Amy – One More Check In

Amy – One More Check In

I accepted this Viva Fresh Clean Eating Challenge a mere eight days after I learned my dad died in Colombia.

Since then, I completely reworked my goals because I discovered I was yet again “emotional dieting” as a coping strategy. After a three-decade obsession with food, weight and fitness, and using my success or failure in this as a measuring tool of my self-worth, I discovered a new path.

Long-lasting behavior change is an inside job, so I’ve been working on cleaning up my thoughts, which in turn affect my feelings, about what I’m eating, my exercise and my shape.

My health stats show I was pretty healthy at the start of this challenge, if a shade heavier than the ideal, but antiquated, range that was set long ago by doctors.

I decided I want to stop obsessing, craving and restricting. To do that, I’ve been eating whatever I want, as much as I want, whenever I want — until it’s no longer taboo. Until my body recognizes that it won’t be deprived, that there’s no need to stock up on the available calories in case of famine. 

Until I can forget that there’s ice cream in the freezer. Those Cheez-Its are always available, so there’s no need to scarf them down.

Then, my body can relax, reach homeostasis and reset to whatever weight range is natural for my particular body.

It’s been a hard process — mostly emotionally.

Without a strict food and exercise regimen, I had no way to distract myself from the intense challenges I’ve encountered during these six months, including planning an online memorial service, handling two estate probate court cases, one in a language I don’t speak, a pandemic with its isolation from social supports, a toddler, a move from NYC to the suburbs, and the ever-mounting workload.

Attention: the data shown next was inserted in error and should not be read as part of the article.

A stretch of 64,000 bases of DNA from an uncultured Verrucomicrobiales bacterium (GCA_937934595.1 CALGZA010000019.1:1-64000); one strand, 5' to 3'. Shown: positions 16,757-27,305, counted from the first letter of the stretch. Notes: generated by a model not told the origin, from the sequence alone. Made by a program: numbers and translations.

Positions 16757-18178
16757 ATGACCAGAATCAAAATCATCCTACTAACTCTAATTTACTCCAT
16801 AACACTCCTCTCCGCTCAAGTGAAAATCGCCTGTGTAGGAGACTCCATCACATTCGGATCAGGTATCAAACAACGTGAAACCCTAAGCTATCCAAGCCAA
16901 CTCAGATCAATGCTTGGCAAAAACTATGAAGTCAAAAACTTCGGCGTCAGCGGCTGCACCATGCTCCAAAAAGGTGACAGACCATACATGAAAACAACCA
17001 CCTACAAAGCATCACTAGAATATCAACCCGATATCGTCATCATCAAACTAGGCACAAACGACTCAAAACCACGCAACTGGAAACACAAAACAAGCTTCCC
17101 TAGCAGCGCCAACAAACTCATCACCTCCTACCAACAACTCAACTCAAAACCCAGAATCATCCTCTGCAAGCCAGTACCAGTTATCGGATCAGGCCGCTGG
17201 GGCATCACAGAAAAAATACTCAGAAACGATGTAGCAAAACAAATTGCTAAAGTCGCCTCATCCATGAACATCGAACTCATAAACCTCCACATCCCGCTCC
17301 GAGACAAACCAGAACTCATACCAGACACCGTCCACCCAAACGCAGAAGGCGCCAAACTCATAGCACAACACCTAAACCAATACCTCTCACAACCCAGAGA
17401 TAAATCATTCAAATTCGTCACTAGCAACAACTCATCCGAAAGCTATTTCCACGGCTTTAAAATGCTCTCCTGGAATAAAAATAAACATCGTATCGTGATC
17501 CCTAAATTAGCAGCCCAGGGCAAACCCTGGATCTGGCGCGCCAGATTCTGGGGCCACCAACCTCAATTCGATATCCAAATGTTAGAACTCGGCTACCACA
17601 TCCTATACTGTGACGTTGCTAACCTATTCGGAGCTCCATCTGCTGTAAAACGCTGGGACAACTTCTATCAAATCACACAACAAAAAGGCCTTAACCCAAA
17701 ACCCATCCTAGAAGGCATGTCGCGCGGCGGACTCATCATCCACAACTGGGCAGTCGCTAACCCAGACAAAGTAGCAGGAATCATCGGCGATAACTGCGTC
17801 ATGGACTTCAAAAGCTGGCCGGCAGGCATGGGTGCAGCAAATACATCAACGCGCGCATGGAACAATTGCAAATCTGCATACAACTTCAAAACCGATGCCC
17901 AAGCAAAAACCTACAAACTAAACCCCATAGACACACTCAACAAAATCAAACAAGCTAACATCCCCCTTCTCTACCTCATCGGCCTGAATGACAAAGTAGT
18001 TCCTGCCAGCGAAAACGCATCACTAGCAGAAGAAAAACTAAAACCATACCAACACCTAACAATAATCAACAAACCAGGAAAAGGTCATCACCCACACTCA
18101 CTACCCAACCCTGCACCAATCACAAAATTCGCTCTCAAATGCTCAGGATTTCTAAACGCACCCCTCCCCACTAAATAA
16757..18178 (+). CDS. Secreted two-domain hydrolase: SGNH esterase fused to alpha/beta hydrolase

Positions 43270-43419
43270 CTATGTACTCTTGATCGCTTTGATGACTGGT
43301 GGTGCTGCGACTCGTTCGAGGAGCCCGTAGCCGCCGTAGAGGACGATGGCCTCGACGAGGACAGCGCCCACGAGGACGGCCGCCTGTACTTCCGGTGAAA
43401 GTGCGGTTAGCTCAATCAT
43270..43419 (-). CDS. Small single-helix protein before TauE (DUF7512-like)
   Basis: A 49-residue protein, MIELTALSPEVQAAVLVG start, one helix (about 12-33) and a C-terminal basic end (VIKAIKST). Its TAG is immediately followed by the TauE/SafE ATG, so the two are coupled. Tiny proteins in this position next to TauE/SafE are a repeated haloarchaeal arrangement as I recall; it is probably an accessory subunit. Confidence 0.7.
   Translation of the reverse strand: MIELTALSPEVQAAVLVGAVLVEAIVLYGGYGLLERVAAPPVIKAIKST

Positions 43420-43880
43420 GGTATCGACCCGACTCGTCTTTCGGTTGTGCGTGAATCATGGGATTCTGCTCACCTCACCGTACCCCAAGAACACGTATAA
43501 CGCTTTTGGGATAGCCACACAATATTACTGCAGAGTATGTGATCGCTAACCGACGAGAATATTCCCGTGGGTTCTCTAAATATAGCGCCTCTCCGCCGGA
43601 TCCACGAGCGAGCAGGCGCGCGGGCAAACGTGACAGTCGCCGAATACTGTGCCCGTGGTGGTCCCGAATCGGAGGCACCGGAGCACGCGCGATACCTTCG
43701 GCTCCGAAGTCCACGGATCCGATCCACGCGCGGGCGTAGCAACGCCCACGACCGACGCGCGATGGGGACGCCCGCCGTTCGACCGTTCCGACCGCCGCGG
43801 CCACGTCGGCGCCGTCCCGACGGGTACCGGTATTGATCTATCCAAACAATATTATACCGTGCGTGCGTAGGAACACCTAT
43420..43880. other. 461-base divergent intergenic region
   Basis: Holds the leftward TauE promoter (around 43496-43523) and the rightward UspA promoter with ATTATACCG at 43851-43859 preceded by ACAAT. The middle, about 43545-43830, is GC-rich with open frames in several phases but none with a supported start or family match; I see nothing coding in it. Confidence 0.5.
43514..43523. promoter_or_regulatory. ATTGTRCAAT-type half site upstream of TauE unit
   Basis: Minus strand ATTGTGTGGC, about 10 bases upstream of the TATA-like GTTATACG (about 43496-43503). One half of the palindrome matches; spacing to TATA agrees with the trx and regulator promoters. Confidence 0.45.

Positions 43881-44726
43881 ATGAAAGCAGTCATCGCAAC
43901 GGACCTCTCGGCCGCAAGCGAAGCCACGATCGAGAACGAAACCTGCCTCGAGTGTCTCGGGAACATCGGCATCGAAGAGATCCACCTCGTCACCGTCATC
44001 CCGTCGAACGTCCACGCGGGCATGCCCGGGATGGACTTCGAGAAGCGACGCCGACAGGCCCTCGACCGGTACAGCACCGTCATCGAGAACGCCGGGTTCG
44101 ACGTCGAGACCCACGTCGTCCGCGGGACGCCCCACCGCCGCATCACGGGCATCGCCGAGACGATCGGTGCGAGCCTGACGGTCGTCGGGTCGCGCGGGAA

I’ve been feeling my feelings, without being able to numb out by secret over-eating or restricting. I’ve been dealing with these challenges mostly head-on, and it’s tough.

I’ve also been trying to listen to my body and what it wants, aside from what our culture says it should look like.

I’m learning that I really do enjoy fresh vegetables and fruits, not just because I’m supposed to and they’re healthy. They make me feel good, and I love the bright colors, interest and variety they add to my meals and snacks.

I’m learning that I need an outdoor workout buddy to stay motivated, and that if a good solo walk in my hilly neighborhood is all I can manage, that’s great and still has a lot of physical and mental benefits.

I’m learning radical self-love, not dependent on my performance.

I’m learning that a ton of white, simple carbohydrates and sweets makes me feel bloated, affects my skin and energy levels.

Notice I use the present tense. Even after six months, I’ve not mastered these concepts. I have three decades of beliefs to shift, and that takes a long, long time.

This challenge has allowed me to take a risk that I might not have had the courage to take otherwise: Almost purposely gaining weight in order to swing the pendulum back to the middle, the place of moderation.

I’ve gained more self-compassion and patience with this long process of shifting my perspective. I’ve gained the ability to ask for help to recognize that I’m not in this alone, and that yes, fresh produce does indeed rock.

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